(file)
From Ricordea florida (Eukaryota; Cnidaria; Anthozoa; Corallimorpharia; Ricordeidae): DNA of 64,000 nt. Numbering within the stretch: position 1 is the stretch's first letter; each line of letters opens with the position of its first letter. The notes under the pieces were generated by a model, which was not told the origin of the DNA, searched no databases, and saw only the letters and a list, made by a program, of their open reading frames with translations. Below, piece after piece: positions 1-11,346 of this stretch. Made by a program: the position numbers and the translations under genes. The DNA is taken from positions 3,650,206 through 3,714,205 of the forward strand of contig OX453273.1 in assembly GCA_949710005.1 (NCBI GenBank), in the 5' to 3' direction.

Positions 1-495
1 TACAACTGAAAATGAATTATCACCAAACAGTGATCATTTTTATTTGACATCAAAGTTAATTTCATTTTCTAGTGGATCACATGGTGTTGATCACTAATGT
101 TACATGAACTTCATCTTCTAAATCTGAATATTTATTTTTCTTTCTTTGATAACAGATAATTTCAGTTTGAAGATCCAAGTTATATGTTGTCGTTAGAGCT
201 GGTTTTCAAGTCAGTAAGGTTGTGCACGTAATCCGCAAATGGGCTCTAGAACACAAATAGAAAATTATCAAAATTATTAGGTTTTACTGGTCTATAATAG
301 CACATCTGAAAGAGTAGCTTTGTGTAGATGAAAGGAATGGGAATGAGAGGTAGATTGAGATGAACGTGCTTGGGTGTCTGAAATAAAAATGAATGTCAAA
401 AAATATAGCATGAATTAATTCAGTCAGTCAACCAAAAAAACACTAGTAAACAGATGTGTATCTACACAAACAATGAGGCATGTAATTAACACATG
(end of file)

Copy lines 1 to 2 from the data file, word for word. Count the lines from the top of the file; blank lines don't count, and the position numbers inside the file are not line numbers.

From Ricordea florida (Eukaryota; Cnidaria; Anthozoa; Corallimorpharia; Ricordeidae): DNA of 64,000 nt. Numbering within the stretch: position 1 is the stretch's first letter; each line of letters opens with the position of its first letter. The notes under the pieces were generated by a model, which was not told the origin of the DNA, searched no databases, and saw only the letters and a list, made by a program, of their open reading frames with translations. Below, piece after piece: positions 1-11,346 of this stretch. Made by a program: the position numbers and the translations under genes. The DNA is taken from positions 3,650,206 through 3,714,205 of the forward strand of contig OX453273.1 in assembly GCA_949710005.1 (NCBI GenBank), in the 5' to 3' direction.

Positions 1-495